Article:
If you’re after numbers you can contact your Chamber of Commerce and also search online. There are a number of demographic sources you can tap for free these days.

What if you find that your target market consists of several very different groups? Does that mean you should narrow your focus and distill it down to a smaller niche?
Niches are generally the way to go, but it’s not always an option in this specific area of service, as you’re already narrowed down to high-end dog owners who are willing to spend more on their animals and who are bought into or are predisposed to be open to alternative therapies and services. So you probably are talking to various audiences—everything from someone who sees their dog as their child to someone who wants to keep their agility champion at the top of her game. So you’ll have to craft various messages to speak to all your audiences.

For the buyer persona, how specific should you get? Is “females, 18-45, married” enough, or do you need to drill it down to something like “females, 35-45, married, working full time, no kids, living in urban areas, use alternative medicine for themselves, like to go to concerts and the beach”?
I’d try to get a little more specific. What I’m really after is the marketing message. I need to understand who my target audience is well enough to do two things:

1. Find them
2. Know what to say to them when I do

You need to know who your clients are so you can think about how you can help them, what messages will appeal.

It’s not a matter of telling them what you do – “canine massage” or “warm water therapy” are not marketing messages, they’re statements of service. What can you do for them, the human client? Are you relieving their stress or worries or fear? Easing their guilt? Giving them their canine companion back? Helping them to win titles? In short, in what way can you make the humans’ lives better or easier by what you do for their dogs?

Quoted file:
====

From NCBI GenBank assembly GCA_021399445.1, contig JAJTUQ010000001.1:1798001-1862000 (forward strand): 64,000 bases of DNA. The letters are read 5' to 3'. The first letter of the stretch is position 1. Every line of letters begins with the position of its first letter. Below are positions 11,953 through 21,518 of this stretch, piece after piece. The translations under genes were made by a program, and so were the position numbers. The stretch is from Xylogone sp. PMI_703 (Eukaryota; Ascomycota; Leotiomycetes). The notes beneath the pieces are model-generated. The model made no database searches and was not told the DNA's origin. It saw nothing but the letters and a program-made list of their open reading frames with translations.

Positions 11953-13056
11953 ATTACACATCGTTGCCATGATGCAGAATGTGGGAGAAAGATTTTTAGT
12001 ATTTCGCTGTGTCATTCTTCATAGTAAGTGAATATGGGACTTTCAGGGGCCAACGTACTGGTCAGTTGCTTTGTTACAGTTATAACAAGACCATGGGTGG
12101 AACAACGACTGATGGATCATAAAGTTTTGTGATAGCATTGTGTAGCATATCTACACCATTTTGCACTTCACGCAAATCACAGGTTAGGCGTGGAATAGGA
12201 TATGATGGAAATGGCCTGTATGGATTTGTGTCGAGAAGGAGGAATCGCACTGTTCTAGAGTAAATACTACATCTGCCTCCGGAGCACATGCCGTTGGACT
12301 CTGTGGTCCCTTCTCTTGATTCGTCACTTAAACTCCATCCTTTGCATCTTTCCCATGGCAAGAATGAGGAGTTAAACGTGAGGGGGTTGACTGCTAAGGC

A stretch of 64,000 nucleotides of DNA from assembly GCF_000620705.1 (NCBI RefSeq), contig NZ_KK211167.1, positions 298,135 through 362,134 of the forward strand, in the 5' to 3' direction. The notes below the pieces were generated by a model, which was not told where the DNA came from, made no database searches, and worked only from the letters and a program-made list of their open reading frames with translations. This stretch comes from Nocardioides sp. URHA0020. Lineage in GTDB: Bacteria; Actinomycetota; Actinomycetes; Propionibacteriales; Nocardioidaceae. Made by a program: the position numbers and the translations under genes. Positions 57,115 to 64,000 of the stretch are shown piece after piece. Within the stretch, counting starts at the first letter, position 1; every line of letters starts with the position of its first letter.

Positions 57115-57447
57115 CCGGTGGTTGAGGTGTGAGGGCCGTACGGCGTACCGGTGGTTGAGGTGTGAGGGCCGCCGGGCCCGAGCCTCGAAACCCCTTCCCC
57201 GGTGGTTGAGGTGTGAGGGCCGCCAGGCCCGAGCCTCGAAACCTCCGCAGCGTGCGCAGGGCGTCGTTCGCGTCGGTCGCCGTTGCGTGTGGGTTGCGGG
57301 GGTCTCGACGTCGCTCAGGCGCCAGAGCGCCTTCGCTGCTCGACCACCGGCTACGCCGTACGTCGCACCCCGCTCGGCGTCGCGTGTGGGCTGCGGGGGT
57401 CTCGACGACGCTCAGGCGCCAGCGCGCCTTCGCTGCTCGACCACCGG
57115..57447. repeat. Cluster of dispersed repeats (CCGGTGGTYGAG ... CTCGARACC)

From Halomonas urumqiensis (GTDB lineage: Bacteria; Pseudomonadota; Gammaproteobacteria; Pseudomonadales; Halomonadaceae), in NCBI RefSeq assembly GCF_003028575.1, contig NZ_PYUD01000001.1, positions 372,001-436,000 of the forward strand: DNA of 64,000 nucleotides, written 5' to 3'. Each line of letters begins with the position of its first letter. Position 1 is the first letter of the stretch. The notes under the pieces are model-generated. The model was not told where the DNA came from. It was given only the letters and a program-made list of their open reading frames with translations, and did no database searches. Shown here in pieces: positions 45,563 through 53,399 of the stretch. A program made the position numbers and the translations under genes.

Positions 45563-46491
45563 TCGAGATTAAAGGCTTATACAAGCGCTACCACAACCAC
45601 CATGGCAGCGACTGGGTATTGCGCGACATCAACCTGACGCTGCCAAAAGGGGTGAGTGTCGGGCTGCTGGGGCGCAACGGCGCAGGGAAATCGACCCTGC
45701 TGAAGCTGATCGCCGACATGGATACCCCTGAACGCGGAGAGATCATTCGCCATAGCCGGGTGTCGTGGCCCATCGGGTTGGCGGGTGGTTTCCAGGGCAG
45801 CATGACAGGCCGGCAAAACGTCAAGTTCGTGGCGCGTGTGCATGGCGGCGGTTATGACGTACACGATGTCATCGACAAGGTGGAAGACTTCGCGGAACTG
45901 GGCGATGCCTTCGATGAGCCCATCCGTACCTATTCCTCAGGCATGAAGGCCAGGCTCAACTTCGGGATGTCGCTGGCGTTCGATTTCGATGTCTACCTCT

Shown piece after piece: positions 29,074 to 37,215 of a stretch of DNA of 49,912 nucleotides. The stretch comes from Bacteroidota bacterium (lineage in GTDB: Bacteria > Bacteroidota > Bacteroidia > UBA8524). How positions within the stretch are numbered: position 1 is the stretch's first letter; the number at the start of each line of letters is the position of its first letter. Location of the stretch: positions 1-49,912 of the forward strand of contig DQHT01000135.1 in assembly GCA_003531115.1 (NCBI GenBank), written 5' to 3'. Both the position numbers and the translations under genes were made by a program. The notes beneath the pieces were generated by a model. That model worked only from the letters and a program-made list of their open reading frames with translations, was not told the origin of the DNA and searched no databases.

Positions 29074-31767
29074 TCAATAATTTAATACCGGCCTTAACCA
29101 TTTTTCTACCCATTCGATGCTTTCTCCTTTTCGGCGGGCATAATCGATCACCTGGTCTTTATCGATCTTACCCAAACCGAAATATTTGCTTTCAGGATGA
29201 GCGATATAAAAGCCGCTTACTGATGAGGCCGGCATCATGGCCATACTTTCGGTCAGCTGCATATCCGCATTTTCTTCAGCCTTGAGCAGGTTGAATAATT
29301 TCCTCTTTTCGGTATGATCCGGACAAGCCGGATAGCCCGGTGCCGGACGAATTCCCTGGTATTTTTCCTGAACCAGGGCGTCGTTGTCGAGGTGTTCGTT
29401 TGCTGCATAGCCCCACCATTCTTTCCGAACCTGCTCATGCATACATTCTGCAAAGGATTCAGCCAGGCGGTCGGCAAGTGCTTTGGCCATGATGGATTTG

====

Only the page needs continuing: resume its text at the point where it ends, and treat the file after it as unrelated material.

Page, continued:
So once you know who your buyer personas are, how do you direct your marketing efforts directly to them?
The simple answer is that you craft your messages for your audience and then get those messages into the places your potential clients are likely to come into contact with them. I recommend the use of content or community marketing rather than advertising, as it helps to educate people about what you do and why they might want it in a way that simply stating what you do (no matter how cleverly) just cannot. So write articles, create tip sheets, give talks, do demos. Make your website and Facebook page rich resources of information and useful advice. In short, make yourself useful while displaying your expertise and professionalism.

Veronica Boutelle, MA Ed., CTC, is the former Director of Behavior & Training at the San Francisco SPCA, and the founder and owner of dog*tec, a business and marketing support organization for dog-related businesses.

Cattie Coyle

Cattie Coyle

Founder and Editor at Animal Wellness Guide
Cattie is the founder and editor of Animal Wellness Guide. She is a freelance photographer, graduate of Bancroft School of Massage Therapy’s small animal program, and has studied Applied Zoopharmacognosy. Learn more about Cattie
Cattie Coyle